The Slayer of Vanity
Origins: India + China + Japan
Tengu 天狗 are mountain and forest goblins with both Shinto and Buddhist attributes. Their supernatural powers include shape-shifting into human or animal forms, the ability to speak to humans without moving their mouth, the magic of moving instantly from place to place without using their wings, and the sorcery to appear uninvited in the dreams of the living.
The patron of martial arts, the bird-like Tengu is a skilled warrior and mischief maker, especially prone to playing tricks on arrogant and vainglorious Buddhist priests, and to punishing those who willfully misuse knowledge and authority to gain fame or position. In bygone days, they also inflicted their punishments on vain and arrogant samurai warriors. They dislike braggarts, and those who corrupt the Dharma (Buddhist Law).
The literal meaning of Tengu is “Heaven 天” and “Dog 狗.” In Chinese mythology, there is a related creature named Tien Kou (Tiangou 天狗), or “celestial hound.” The name is misleading, however, as the crow-like Tengu looks nothing like a dog. One plausible theory is that the Chinese Tien Kou derived its name from a destructive meteor that hit China sometime in the 6th century BC. The tail of the falling body resembled that of a dog, hence the name and its initial association with destructive powers.
Historical Notes. Tengu mythology was probably introduced to Japan in the 6th or 7th century AD, in conjunction with the arrival of Buddhism from Korea and China. These goblins thereafter appear in Japan’s ancient documents (e.g., from around 720 AD), and are closely associated with Mount Kurama in Japan (near Kibune), the abode of the legendary white-haired Sōjōbō (Sojobo)僧正坊, King of Tengu. In Myths and Legends of Japan (1913; by F. Hadland Davis), the Tengu are said to emanate from the primordial Japanese god Susano-o. Tengu lore can be found not just in Buddhist circles, but also among Shinto, Budo, and Ninpo groups. As late as 1860, the Edo Government was posting official notices to the Tengu, asking the goblins to temporarily vacate a certain mountain during a scheduled visit by the Shogun (see Japan and China, by Captain Brinkley).
(Left) Karasu Tengu (Right) Yamabushi Tengu
Lanterns on Festival Float, Dontsuku Festival, Inatori City
Crow Tengu Riding Boar (Karasu Tengu 烏天狗騎猪)
Color on Silk, Hanging Scroll, H = 43.8 cm, W = 54.9 cm
Late Edo Period Painting by Kaihō Yūtoku, Sairin-ji Temple 西林寺, Kyoto.
Photo from Faith and Syncretism: Saichō and Treasures of Tendai. Kyoto National Museum catalog, 2005.
Literally celestial dog. A bird-like goblin frequently encountered in Japanese folk-beliefs, literature and their pictorial depictions. The Japanese demons derive the name from the Chinese mountain god Tiangou 天狗, but also are related to the winged Buddhist deity Garuda (Jp. = Karura). Furthermore, tengu are seen as transformations (Jp : keshin 化身) of Shinto deities, yama no kami 山の神, mountain guardians often associated with tall trees. Tengu are of two physical types: karasu tengu 烏天狗 identified by a bird’s head and beak; and konoha tengu 木の葉天狗 distinguished by a human physique but with wings and a long nose (also called yamabushi tengu). This type of tengu often carries a feather fan in one hand. Because of its long nose, tengu are associated with the Shinto deity Sarudahiko (Sarutahiko) 猿田彦 who takes on the visage of a monkey, and tengu masks play a prominent role in some religious festivals. Early Japanese popular tales such as those in the KONJAKU MONOGATARI 今昔物語 (early 12c) portray tengu as enemies of Buddhism, setting fires at temples or tricking priests. Priests who attain special powers through religious discipline, but use these powers for their own ends were thought to enter in the next life the transmigratory realm of tengudou 天狗道. The earliest representations of tengu are in Kamakura-period emaki 絵巻, such as the “Tengu zoushi emaki 天狗草紙絵巻” of 1296 (Nezu 根津 Museum), which criticize arrogant priests who end up becoming tengu. According to legend, as a boy the famous warrior Minamoto no Yoshitsune 源義経 (1159-89) trained in magical swordsmanship with the tengu king Soujoubou 僧正坊 near Kuramadera 鞍馬寺 in the mountains north of Kyoto. Tengu frequently are shown in pictures concerning the life of Yoshitsune, including both the Hogen-Heiji 保元平治 battle screens (Metropolitan Museum) and depictions of “Hashi Benkei 橋弁慶” or “Benkei at the Bridge” theme. The Momoyama-period daimyo 大名 Kobayakawa Takakage 小早川隆景 (1532-90) supposedly held dialogues with the tengu king Buzenbou 豊前坊 on Mt. Hiko 彦.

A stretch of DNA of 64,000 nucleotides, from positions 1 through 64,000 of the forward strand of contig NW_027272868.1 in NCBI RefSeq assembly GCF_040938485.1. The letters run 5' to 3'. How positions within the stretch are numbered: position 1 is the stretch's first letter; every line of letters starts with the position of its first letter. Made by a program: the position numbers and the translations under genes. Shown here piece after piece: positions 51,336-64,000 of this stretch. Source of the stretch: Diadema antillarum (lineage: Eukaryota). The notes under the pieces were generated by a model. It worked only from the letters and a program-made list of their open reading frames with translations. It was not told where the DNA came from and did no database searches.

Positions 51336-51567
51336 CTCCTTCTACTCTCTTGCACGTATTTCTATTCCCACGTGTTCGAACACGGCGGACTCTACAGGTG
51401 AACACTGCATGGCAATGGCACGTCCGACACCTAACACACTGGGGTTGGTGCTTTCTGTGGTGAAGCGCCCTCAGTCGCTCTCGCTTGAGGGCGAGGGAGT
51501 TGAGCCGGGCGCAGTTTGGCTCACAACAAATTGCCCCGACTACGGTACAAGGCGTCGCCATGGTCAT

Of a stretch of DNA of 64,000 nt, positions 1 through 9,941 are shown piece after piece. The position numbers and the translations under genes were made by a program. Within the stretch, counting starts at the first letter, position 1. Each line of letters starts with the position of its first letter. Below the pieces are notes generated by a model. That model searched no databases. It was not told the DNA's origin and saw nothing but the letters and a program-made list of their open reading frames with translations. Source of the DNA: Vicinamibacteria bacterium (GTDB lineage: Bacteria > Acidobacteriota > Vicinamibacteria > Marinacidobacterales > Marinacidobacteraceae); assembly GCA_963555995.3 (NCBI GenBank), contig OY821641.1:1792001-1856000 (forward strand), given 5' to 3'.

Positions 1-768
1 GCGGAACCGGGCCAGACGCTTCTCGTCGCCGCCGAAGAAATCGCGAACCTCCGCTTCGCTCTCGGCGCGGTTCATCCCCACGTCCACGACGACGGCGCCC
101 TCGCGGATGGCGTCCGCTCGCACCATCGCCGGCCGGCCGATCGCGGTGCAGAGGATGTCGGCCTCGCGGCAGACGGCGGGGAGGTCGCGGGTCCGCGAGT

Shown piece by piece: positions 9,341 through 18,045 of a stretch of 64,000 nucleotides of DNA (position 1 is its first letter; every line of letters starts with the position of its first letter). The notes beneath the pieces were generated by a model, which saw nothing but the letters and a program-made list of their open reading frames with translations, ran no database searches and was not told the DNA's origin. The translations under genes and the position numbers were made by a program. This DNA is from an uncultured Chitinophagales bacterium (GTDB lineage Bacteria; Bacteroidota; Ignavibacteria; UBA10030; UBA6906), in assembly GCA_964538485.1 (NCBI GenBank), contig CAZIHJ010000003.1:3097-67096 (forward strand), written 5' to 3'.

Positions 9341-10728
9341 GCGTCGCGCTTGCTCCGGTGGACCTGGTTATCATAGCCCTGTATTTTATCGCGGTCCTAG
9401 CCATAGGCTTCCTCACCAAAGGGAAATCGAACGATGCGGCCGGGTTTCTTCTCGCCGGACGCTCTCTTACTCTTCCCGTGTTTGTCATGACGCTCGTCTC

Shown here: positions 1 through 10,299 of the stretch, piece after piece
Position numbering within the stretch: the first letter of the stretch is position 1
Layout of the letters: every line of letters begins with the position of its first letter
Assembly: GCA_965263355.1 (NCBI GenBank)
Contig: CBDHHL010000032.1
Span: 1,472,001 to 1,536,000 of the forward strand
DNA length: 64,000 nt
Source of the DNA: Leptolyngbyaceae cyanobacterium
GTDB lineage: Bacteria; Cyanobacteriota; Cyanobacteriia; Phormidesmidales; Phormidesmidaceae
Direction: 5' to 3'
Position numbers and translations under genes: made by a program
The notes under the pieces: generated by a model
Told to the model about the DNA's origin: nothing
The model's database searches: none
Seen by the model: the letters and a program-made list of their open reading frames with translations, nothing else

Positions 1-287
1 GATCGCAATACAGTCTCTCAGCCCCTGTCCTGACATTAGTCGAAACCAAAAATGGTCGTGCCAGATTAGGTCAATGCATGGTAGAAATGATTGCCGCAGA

The character of tengu gradually changed over the centuries. For instance, tengu were long thought to abduct children, but by the Edo period they often were enlisted to aid in the search for missing children. Similarly, tengu became temple guardians and sculpted images of them were placed on or around temple buildings. Tengu also are associated with yamabushi 山伏 or “mountain ascetics,” whose form they often assumed. Tengu often are depicted wearing the yamabushi’s distinctive cap and robe. Illustration of tengu increased in popularity and variety during the Edo period, usually reflecting the more positive and even light-hearted conception of the once-ferocious demon. In particular, the long nose of the tengu carried both comic and sexual meaning in ukiyo-e 浮世絵 prints. <end quote by JAANUS>
NOTES ON ORIGIN OF TENGU
Says F. Hadland Davis in his 1913 book Myths and Legends of Japan:
There are other confusing traditions in regard to the word Tengu, for it is said that the Emperor Jomei gave the name to a certain meteor ”which whirled from east to west with a loud detonation.” Then, again, a still more ancient belief informs us that the Tengu were emanations from Susaono-o, the Impetuous Male, and again, that they were female demons with heads of beasts and great ears and noses of such enourmous length that they could carry men on them and fly with their suspended burden for thousands of miles without fatigue, and in addition their teeth were so strong and so sharp that these female demons could bite through swords and spears.